For many people, deductive reasoning is the mark of science, while induction – in which the argument is derived from the subject matter – is the characteristic method of history or literary criticism. But this is an artificial, exaggerated distinction. ‘The first siren of beauty’, says Cochrane, ‘is logical consistency’. It seems impossible that anyone acquainted with great human achievements – whether in the arts, the humanities or the sciences – could really believe that the first siren of beauty is consistency. This is not how Shakespeare, Mozart or Picasso – or Newton or Darwin – approached their task.
[…] Economists who assert that the only valid prescriptions in economic policy are logical deductions from complete axiomatic systems take prescriptions from doctors who often know little more about these medicines than that they appear to treat the disease. Such physicians are unashamedly ad hoc; perhaps pragmatic is a better word. With exquisite irony, Lucas holds a chair named for John Dewey, the theorist of American pragmatism.
[…] The modern economist is the clinician with no patients, the engineer with no projects. And since these economists do not appear to engage with the issues that confront real businesses and actual households, the clients do not come.There are, nevertheless, many well paid jobs for economists outside academia. Not, any more, in industrial and commercial companies, which have mostly decided economists are of no use to them. Business economists work in financial institutions, which principally use them to entertain their clients at lunch or advertise their banks in fillers on CNBC. Economic consulting employs economists who write lobbying documents addressed to other economists in government or regulatory agencies.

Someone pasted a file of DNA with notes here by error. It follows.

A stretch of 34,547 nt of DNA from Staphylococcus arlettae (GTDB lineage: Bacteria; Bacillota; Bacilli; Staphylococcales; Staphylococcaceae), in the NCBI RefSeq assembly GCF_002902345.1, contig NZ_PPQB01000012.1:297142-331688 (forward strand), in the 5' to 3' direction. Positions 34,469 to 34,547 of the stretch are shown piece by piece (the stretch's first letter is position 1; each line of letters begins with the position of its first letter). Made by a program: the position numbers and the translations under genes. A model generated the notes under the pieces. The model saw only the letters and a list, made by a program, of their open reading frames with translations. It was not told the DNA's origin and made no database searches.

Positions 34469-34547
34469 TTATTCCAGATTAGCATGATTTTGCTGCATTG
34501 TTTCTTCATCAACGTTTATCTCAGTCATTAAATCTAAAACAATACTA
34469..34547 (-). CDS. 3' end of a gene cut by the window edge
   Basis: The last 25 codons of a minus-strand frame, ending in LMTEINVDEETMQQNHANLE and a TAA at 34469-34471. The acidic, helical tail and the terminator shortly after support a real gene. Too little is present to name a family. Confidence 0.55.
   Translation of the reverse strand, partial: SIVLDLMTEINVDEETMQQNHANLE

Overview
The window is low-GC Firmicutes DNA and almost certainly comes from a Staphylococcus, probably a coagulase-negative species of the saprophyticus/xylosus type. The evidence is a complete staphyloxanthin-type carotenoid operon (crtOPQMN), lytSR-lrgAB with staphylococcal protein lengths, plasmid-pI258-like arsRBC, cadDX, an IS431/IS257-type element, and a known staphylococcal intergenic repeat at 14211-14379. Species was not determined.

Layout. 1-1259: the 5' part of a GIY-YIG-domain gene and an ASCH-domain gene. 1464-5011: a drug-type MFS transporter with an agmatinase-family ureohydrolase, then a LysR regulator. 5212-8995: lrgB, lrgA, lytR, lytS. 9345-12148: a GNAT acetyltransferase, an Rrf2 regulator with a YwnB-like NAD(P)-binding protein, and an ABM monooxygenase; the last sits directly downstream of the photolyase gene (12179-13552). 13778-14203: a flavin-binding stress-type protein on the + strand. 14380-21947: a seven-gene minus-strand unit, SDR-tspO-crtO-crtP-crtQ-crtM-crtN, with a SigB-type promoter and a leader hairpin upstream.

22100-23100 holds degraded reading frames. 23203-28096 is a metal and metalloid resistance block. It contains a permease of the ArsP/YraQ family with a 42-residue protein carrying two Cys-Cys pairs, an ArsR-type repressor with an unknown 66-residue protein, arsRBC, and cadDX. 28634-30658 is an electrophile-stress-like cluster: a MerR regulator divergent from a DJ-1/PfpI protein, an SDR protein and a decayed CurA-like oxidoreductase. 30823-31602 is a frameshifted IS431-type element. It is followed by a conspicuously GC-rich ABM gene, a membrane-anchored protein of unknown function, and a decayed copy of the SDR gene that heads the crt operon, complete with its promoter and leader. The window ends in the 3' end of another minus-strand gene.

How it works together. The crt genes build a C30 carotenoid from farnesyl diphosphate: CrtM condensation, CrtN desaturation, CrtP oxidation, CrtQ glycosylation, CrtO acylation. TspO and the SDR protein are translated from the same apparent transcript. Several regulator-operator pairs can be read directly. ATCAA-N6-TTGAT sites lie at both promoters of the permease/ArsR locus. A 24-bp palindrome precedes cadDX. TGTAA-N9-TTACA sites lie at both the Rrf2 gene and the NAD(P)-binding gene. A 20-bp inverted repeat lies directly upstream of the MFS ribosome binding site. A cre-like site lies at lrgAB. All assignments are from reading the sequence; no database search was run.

[…]A review of economics education two decades ago concluded that students should be taught ‘to think like economists’. But ‘thinking like an economist’ has come to be interpreted as the application of deductive reasoning based on a particular set of axioms. Another Chicago Nobel Prize winner, Gary Becker, offered the following definition: ‘the combined assumptions of maximising behaviour, market equilibrium, and stable preferences, used relentlessly and consistently form the heart of the economic approach’. Becker’s Nobel citation rewards him for ‘having extended the domain of microeconomic analysis to a wide range of economic behavior.’ But such extension is not an end in itself: its value can lie only in new insights into that behaviour.
‘The economic approach’ as described by Becker is not, in itself, absurd. What is absurd is the claim to exclusivity he makes for it: a priori deduction from a particular set of unrealistic simplifying assumptions is not just a tool but ‘the heart of the economic approach’. A demand for universality is added to the requirements of consistency and rigour. Believing that economics is like they suppose physics to be – not necessarily correctly – economists like Becker regard a valid scientific theory as a representation of the truth – a description of the world that is independent of time, place, context, or the observer. […]